Friday, March 1, 2013

Beyond the Notion of a "Balanced Life"

TITLE: BEYOND THE NOTION OF A 'BALANCED LIFE'
SCRIPTURE: Philippians 1:18
Written by: Conrade Yap
Date: March 1st, 2013

"But what does it matter? The important thing is that in every way, whether from false motives or true, Christ is preached. And because of this I rejoice." (Philippians 1:18)

One of the most common things I have heard in my social circles is the call to live a balanced life. I have never really question that is true. In fact, I lived it. I loved it. I enjoyed every nod and approval people around me give. As a working professional, I tell my colleagues that I needed a balanced life. I need to allocate enough time for my family, for my work, for my social circles, for Church, and for charitable work. All is good.

Until I come to Canada. One fine day, a pastor I know said this to me. "You know, Conrade. I've always questioned the idea of 'balanced.' Did Christ come down to earth to call us to live a balanced life?"

Somehow, that moment, something inside me clicked. Why didn't I think of it before? Why have I bought into the 'balanced' doctrine uncritically, accepting it wholeheartedly, and unwittingly placed 'balanced living' above 'living for Christ?'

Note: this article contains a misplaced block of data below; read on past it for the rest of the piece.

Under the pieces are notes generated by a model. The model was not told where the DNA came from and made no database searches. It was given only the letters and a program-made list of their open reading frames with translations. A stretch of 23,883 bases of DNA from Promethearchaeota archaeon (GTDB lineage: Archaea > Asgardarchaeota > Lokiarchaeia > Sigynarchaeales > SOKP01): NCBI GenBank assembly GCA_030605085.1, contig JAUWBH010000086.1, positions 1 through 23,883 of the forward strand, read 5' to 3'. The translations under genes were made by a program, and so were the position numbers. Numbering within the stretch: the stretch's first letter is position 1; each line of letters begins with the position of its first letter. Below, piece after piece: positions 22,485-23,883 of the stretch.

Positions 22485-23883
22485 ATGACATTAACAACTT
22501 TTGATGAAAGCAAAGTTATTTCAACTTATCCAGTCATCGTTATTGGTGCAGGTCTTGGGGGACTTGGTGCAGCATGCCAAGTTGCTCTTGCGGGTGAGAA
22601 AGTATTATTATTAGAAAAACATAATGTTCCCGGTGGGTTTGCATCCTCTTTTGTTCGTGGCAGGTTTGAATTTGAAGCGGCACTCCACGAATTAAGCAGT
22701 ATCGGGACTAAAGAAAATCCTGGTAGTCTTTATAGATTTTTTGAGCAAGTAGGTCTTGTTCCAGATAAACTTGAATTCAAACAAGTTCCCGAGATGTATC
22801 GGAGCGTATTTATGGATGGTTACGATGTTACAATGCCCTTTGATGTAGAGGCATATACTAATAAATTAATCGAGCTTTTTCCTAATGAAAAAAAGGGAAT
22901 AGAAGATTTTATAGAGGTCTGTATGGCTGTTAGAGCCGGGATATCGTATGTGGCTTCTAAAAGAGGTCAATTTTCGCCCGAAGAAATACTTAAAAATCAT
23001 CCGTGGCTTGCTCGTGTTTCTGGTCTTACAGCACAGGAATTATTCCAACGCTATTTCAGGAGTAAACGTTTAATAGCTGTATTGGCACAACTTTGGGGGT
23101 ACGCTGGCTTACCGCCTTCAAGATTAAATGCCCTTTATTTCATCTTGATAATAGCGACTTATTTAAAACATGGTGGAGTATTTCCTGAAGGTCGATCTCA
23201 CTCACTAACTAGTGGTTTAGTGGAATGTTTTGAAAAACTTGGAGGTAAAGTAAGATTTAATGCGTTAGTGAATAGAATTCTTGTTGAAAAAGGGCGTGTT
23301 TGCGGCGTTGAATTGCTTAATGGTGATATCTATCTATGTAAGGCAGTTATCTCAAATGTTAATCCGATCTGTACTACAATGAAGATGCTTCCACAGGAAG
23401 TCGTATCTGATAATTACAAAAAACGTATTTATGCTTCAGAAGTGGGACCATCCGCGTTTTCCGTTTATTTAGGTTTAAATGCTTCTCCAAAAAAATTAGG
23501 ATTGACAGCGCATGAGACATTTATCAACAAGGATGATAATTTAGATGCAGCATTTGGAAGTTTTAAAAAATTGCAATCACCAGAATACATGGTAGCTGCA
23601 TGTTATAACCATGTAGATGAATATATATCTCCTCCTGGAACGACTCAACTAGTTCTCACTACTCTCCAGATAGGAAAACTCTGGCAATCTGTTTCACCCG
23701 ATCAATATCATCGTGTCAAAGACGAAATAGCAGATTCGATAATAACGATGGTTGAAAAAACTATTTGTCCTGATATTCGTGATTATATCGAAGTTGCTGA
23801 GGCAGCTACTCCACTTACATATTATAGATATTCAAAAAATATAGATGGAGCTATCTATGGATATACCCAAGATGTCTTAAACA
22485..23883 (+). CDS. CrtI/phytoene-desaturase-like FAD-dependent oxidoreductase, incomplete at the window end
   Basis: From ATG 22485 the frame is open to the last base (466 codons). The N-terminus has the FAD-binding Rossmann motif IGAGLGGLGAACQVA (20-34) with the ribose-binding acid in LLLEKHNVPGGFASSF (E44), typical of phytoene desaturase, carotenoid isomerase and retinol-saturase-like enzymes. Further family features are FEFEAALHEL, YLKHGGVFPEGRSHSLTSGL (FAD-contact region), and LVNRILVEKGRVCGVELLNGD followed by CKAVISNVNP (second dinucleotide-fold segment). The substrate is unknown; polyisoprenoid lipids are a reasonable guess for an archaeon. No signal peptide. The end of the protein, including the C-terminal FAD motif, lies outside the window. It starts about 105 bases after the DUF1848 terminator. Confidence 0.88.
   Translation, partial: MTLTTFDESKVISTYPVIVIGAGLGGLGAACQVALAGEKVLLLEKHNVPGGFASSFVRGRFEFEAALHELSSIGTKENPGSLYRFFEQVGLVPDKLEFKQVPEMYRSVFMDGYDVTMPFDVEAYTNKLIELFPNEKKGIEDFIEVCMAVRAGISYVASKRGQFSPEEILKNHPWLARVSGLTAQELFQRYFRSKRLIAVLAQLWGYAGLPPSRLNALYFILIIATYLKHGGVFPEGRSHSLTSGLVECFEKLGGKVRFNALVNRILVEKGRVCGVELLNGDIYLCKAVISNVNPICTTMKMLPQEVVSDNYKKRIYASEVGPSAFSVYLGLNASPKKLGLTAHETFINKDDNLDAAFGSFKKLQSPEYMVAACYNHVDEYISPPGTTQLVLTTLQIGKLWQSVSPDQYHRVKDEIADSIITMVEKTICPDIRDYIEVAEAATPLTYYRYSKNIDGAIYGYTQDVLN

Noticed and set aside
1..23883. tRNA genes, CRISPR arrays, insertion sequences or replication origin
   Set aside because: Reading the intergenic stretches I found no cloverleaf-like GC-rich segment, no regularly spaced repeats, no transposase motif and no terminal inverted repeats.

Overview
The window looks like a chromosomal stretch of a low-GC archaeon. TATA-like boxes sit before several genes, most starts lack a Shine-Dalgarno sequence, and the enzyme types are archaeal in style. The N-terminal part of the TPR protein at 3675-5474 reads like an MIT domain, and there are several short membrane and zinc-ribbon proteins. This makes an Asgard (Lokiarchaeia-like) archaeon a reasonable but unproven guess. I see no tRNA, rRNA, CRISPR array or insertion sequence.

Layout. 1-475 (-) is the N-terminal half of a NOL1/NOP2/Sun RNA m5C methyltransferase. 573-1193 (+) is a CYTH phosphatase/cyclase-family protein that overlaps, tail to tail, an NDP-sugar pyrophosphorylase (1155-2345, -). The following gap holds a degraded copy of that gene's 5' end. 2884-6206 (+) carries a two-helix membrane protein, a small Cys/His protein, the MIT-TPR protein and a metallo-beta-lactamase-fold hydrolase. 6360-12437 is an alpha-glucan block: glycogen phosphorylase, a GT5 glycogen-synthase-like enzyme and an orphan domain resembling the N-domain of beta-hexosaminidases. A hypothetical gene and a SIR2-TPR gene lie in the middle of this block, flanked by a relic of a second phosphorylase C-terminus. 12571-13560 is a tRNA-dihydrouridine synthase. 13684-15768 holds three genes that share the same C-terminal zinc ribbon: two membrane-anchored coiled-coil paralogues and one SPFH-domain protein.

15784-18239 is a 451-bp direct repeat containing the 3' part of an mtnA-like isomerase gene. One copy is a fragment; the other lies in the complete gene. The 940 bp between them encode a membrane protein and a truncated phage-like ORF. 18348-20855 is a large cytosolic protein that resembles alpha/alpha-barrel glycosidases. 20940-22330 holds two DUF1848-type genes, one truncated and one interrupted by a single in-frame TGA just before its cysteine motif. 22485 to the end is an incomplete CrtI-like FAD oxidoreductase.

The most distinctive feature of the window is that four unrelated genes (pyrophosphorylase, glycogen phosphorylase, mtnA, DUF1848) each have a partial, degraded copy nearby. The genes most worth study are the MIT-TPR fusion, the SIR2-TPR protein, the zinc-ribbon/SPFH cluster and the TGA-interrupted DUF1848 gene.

You may ask. What is the problem? The problem is not obvious, but very subtle. Let me share three problems about the 'balanced' view. The first is theological. The second is philosophical. The third is practical. For Christ is not some God that is balanced into our world. Christ is who we live full out for.

A) Theology: Questioning the "Balance" Doctrine

In theology, there is a word called dualism, which essentially builds on the desire to want a balanced life. If you have some 'yin,' you need some 'yang' to counter it. If you have the daylight, you need some night to balance it. Dualism is essentially a segregation of life into 2 parts: the good and the bad. The heretics of old have produced a version of dualism in terms of 'Material things bad; Spiritual things good.' This form of dualism is also called Gnosticism. We know that this is wrong. For if it is true, then Church work will be more 'important' than work outside Church. The priest gets to be elevated above the office worker. Sacred work will seem more special than secular work. That is wrong indeed.